Yesterday I had spent some time with ultra runner, best-selling author and ambassador of fitness, Dean Karnazes, at his home in Ross, Calif. I interviewed him at length for an upcoming article in Competitor Magazine.
As I told Dean at the outset of the interview that I was there for the Competitor assignment first and foremost, but also I had a selfish motivation. Dean ignited his ultra career on his 30th birthday (detailed in his first book, “Ultra Marathon Man: Confessions of an All Night Runner” with a 30-mile run around San Francisco) in the early 1990s. He’s been going strong ever since, with multiple appearances in classics like the Western States 100 and Badwater (winning it in 2004) but also with mind-numbing feats like running across the country or running 350 miles in 80 hours. He just keeps going. I can’t imagine it. I have not recorded a fraction of the overall mileage that Dean has on his odometer so I had plenty of questions about his durability.
Dean is a soft-spoken, truly friendly guy that reminds me of a lot of the ultra running world except for the underground, anonymity part of course. There’s little doubt that many people had no idea that 100-mile trail races existed until the likes of “60 Minutes” helped put his story on the map, along with the ultra great Pam Reed.
Dean turns 50 later this month and I asked him what he had planned for his 50th birthday. He laughed and said, “I’d tell you, but then I’d have to kill you.”
One of the subjects we spent some time talking about was the diabetes epidemic in the USA. According to statistics cited on Let’s Move, one in three kids between the ages of 2 and 19 are clinically obese. Karnazes told me he makes frequent trips to schools and speaks to kids on the subjects of diet and exercise. He says in some of his travels the number of obese kids he’s seen in the audience at his talks has been nothing short of shocking.
“It’s as if they’re trapped in their bodies,” Karnazes said, adding that is his general impression is that an alarming percentage of our nation’s youth just doesn’t know the fundamentals of what constitutes good nutrition and a healthy exercise routine.
At a function at the White House Karnazes says Michelle Obama–who as First Lady leads the “Let’s Move” initiative intended to address the childhood obesity epidemic— had supportive words for his work as a role model.
“We’re never going to legislate our way out of this problem,” Michelle Obama told Karnazes. “Keep doing what you’re doing.’”
On the drive back from the interview, I thought about one of the most inspirational role models I’ve ever had the pleasure of knowing, a woman who I think kids should learn from for a lot of reasons. Her name is Irene Mejia, who I met and became friends with after I joined CrossFit Elysium a year ago. Mejia told me that she felt like she’d tried everything to help her battle the obesity that she had struggled with since being a kid. She was over 400 pounds when she first contacted the coaches at Elysium about whether she could do CrossFit or not.
Morbid obesity is nothing to be taken lightly when you start prescribing exercise so it was fortuitous that one of the co-owners of Elysium is Dr. Leon Chang, an MD. His wife, Alessandra Wall, Ph D—a psychologist with expertise in eating disorders and nutrition, is also a coach and CrossFitter at Elysium. Both worked carefully with Irene so that she had a safe journey into CrossFit.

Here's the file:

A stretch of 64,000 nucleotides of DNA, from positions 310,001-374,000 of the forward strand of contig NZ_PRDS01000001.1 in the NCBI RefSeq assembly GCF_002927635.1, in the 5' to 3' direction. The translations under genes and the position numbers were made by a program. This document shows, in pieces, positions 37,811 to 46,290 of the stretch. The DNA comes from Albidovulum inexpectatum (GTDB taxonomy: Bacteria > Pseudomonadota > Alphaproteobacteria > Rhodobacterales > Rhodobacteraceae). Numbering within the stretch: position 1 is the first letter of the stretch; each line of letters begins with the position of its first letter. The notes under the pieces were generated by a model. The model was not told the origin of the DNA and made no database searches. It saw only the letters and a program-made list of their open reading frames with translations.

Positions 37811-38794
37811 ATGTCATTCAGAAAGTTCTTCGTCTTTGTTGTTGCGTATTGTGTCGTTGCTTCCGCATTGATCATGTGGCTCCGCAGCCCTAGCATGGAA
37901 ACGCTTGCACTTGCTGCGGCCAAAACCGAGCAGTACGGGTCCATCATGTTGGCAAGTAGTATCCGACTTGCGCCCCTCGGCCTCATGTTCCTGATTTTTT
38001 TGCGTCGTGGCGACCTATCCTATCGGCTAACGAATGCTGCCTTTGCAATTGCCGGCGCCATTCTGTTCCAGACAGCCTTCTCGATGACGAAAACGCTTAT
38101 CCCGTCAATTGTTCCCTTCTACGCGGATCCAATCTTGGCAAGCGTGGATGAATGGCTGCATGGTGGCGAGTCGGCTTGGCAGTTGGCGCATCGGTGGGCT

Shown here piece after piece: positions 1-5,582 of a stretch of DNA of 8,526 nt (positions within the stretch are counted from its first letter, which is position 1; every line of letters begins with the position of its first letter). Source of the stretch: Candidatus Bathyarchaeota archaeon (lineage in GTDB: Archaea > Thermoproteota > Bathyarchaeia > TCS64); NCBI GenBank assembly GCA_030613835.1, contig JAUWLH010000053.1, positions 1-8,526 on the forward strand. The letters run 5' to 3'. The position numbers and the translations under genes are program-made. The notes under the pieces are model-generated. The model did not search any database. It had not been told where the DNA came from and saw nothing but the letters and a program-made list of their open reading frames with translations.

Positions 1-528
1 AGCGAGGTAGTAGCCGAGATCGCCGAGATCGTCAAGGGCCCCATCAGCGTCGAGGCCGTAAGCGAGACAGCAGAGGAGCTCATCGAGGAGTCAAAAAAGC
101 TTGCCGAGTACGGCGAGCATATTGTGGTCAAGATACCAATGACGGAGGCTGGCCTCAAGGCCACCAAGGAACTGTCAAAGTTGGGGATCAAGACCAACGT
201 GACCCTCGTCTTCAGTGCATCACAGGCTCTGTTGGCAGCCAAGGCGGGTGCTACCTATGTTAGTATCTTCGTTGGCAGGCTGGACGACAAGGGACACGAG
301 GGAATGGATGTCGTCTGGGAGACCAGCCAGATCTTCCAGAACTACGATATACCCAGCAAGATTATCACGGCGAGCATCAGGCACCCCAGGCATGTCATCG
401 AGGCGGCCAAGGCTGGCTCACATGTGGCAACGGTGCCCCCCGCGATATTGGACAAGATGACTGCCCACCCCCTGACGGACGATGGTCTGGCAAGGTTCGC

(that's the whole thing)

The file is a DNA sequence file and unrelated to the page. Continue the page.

It was a few months ago that Irene made a huge breakthrough in weighing in under 300 pounds.
But it was more than just weight loss—meet Irene and you’ll meet a young woman who exudes health and vitality. As she’s steadily lost body fat over the year and a half, gained muscle and developed fitness and mobility, she’s been able to do more and more work in the gym. When I was last living in San Diego (this past February) and training at CrossFit Elysium, she had just achieved the breakthrough of being able to do burpees and was close to being able to do interval runs (rather than scaling to the rowing machine for workouts that included running).
What’s Irene’s secret to health and fitness? In part it’s that she has fully adopted a “No Excuses” policy. She shows up every day and she does the work. Irene’s courage and personality go farther than that, however. Host a local CrossFit competition or throwdown and she’s the first one to sign up and the most vocal in working to get others to sign up. I also remember a humbling moment for me when I was talking with Chang about how I’d been visiting other CrossFit affiliates when I travelled for work. I recall telling him that I’d been to about 12 at that point in time. He turned and looked over his shoulder and told Irene, “Hey Irene, watch out! T.J. might catch you how many boxes you’ve visited!”
There was some laughter and I was confused. I soon found out: Irene was well on her way to achieving a goal of visiting and working out at 50 other boxes. A number she achieved in June. This includes a visit to the gym of CrossFit’s sage of Olympic Lifting, Mike Burgener, owner/operator of “Mike’s Gym.”
So I’m just trying to keep up with Irene these days and not even coming close. I’m hoping that CrossFit Elysium will host another “Rumble in Paradise” competition this November so I can pay a visit to the gym and once again be one of Irene’s teammates.
In Inside the Box, veteran journalist and marathoner T.J. Murphy goes all in to expose the gritty, high-intensity sport of CrossFit®. From staggering newcomer to evangelist, Murphy finds out how it feels, why it’s so popular, and whether CrossFit can fix his broken body.